The FTC comment letter indicates that the Missouri legislation is “consistent with FTC staff’s recommendation that state legislators avoid imposing restrictions on APRN scope of practice, unless those restrictions are necessary to address well-founded patient safety concerns.” The comment letter also references the FTC’s March 2014 report titled,  at http://www.ftc.gov/system/files/documents/reports/policy-perspectives-competition-regulation-advanced-practice-nurses/140307aprnpolicypaper.pdf, which analyzes the competitive implications of a variety of state APRN requirements.
 
The FTC comments and press release concerning the Missouri legislation are available at
http://www.ftc.gov/policy/policy-actions/advocacy-filings/2014/05/ftc-staff-comment-missouri-house-representatives
 
 
AANA Recertification Summit
The AANA and President Dennis Bless, CRNA, MS, would like to invite all members and interested parties to join us June 27-28 in Rosemont, Ill., to engage in dialogue about the recently finalized National Board of Certification and Recertification for Nurse Anesthetists (NBCRNA) Continued Professional Certification (CPC) Program. Registration is free, and you can attend either in person or via webinar. Click here to learn more and register.
 
 
Upcoming Webinar: Defining Severe Maternal Morbidity
On June 19, from noon to 1 p.m. ET, the Council on Patient Safety in Women's Health Care is presenting a free webinar titled, “Defining Severe Maternal Morbidity.” The webinar will discuss a standard definition of severe maternal morbidity; how to effectively identify cases of severe maternal morbidity; and how to use the Severe Maternal Morbidity Data Abstraction and Assessment Tool for reviewing the care of women who experienced a severe complication in pregnancy. More information and the registration link can be accessed here.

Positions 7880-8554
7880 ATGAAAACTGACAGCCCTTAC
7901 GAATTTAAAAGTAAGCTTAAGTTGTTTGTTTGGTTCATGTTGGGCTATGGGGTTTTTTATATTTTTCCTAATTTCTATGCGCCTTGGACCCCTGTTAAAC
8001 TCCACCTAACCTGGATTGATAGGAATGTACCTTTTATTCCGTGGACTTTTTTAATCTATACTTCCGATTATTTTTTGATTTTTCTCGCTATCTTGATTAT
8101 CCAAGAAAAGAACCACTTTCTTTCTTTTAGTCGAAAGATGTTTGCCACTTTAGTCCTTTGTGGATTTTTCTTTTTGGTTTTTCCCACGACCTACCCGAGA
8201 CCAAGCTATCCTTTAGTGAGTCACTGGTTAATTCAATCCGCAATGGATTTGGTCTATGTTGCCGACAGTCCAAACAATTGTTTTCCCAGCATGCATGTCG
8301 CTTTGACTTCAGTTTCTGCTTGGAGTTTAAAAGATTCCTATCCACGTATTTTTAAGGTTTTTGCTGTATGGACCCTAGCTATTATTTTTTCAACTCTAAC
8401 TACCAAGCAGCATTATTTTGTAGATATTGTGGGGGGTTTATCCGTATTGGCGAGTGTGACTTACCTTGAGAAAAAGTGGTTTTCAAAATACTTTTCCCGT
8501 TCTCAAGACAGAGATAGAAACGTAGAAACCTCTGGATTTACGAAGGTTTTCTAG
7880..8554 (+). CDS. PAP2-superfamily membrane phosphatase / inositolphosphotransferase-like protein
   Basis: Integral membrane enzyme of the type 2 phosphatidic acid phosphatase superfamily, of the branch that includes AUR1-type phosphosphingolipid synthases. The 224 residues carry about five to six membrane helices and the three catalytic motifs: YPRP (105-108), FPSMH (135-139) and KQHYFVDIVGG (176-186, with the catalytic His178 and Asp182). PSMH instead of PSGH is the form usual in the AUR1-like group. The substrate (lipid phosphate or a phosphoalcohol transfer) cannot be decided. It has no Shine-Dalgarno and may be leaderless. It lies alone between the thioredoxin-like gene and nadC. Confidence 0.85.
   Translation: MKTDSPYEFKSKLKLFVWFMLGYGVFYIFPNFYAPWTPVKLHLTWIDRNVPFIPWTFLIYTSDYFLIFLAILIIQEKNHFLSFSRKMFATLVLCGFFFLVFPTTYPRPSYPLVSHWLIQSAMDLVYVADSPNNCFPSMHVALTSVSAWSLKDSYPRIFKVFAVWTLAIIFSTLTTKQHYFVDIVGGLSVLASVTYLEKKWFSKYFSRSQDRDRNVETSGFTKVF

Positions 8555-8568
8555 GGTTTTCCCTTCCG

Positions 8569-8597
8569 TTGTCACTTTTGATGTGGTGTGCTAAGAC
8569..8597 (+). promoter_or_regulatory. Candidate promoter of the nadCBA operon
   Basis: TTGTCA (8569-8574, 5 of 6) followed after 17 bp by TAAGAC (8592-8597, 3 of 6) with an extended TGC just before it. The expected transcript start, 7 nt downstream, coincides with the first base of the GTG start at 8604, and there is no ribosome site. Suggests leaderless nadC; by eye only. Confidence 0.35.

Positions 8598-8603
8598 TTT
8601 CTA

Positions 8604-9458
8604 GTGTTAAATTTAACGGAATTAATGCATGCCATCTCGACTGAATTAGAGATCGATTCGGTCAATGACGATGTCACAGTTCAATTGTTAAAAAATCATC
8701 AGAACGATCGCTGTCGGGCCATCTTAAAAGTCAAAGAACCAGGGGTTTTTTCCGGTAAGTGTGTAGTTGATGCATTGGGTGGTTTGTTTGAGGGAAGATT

Urgent Need in Uganda for CRNA Volunteers
Volunteer CRNAs needed for Mbarara, Uganda, July 27-Aug. 8. Funding is provided. For details, contact Andrea Moody at Health Volunteers Overseas. See other volunteer opportunities on the AANA website.
 
 

Additional Member Discounts on AANALearn through July, 31, 2014
AANA’s online continuing education resource, AANALearn, is featuring the entire Clinical Topics catalog at an additional 30 percent discount for AANA Members now through July 31:
 
Click here for more information.
 
 
 

  
 
Friends for Life Deadline – June 15, 2014
Friends for Life help support the future of the nurse anesthesia profession through meaningful, lasting gifts. Contributions through Friends for Life help fund and sustain programs that further research and education in anesthesia.
Friends for Life receive a medallion at the AANA Annual Congress Opening Ceremonies, an engraved plaque in the AANA Park Ridge office, and an invitation to the Annual Awards and Recognition Event.
The minimum gift commitment to join Friends for Life is $25,000. Members may fulfill this commitment through a cash gift, but there are many other ways to meet the commitment through planned gifts. Some of the most popular planned gift options for becoming a Friend for Life include:
  • A gift (bequest) in the will for a specific amount or a percentage of the total estate
  • Gift of personal property or real estate
  • Including the Foundation as a beneficiary on a retirement plan or a whole life insurance policy